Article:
It’s only natural to want to provide a nutrient-rich diet for your baby, and mushrooms are some of the most nutritious foods available.
Introducing a baby to new flavors and textures at a young age also helps create healthy eating patterns when they’re older.
But, mushrooms are fungi, and although they have numerous health benefits for adults, you may be wondering if babies can eat mushrooms.
In this article, we answer this question and several others to give you peace of mind.
Can Babies Eat Mushrooms?
Yes, babies can eat mushrooms, and even though they’re fungi, people generally consider mushrooms a vegetable when it comes to nutrition.
Like other healthy vegetables, it’s a good idea to include them in your baby’s menu, and what’s more, allergies to edible mushrooms are rare, making them a safe option.
Additionally, their soft texture makes mushrooms ideal for those introducing their baby to solids using the baby-led weaning approach.
But, don’t feed your baby wild mushrooms as many of them could potentially make your baby ill or even be life-threatening.
To be safe, use mushrooms purchased from a grocery store, supermarket or fruit and veg market.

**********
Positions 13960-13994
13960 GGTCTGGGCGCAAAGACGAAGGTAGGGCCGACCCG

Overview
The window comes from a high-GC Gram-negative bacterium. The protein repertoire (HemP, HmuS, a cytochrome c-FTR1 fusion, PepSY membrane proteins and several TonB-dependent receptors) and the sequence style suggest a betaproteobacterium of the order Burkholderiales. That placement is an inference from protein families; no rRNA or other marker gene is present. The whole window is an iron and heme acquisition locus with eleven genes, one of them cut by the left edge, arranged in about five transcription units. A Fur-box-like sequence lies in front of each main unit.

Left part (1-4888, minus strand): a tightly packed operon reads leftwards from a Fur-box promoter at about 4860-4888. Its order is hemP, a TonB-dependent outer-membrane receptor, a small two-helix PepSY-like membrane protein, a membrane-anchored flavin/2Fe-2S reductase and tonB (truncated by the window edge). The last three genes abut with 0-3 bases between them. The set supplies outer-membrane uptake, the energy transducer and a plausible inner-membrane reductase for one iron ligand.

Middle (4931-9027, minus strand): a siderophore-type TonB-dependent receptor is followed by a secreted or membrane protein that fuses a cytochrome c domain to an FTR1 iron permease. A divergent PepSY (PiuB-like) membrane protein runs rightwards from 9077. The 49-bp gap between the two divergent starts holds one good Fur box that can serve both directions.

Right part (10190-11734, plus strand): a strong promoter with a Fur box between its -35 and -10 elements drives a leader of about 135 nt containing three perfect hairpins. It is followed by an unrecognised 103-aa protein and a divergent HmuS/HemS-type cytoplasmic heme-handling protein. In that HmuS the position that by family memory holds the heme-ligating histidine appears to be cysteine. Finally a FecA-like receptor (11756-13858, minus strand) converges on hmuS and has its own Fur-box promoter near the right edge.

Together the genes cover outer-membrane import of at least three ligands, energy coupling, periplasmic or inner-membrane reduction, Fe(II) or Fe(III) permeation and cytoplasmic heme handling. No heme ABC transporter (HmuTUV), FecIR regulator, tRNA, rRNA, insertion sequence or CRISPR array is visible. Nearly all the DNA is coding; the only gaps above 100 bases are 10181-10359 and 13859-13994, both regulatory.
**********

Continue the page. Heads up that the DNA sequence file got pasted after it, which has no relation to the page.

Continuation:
When Can Babies Eat Mushrooms?
Your baby can start eating store-bought mushrooms as soon as they are ready to eat solid foods.
Healthy full-term babies are generally ready to try mushrooms at around six months, but it varies depending on the baby.
There are several signs to look for that can help you know when your baby is ready.
Your baby has reached a stage in their development where they’re ready to try mushrooms safely when they can:
- Stay in a sitting position with minimal support.
- Hold their head upright and steady while eating.
- Locate food, pick it up and put it in their mouth by themselves.
- Swallow food instead of spitting it out.
Can Baby Eat Mushrooms at 6 Months?
Your baby can eat mushrooms at six months if they have reached all the developmental milestones mentioned above and are ready for solid foods.
The National Health Service (NHS) recommends waiting until your baby is at least six months old before you start giving them solids to give them time to develop and be ready for solid food.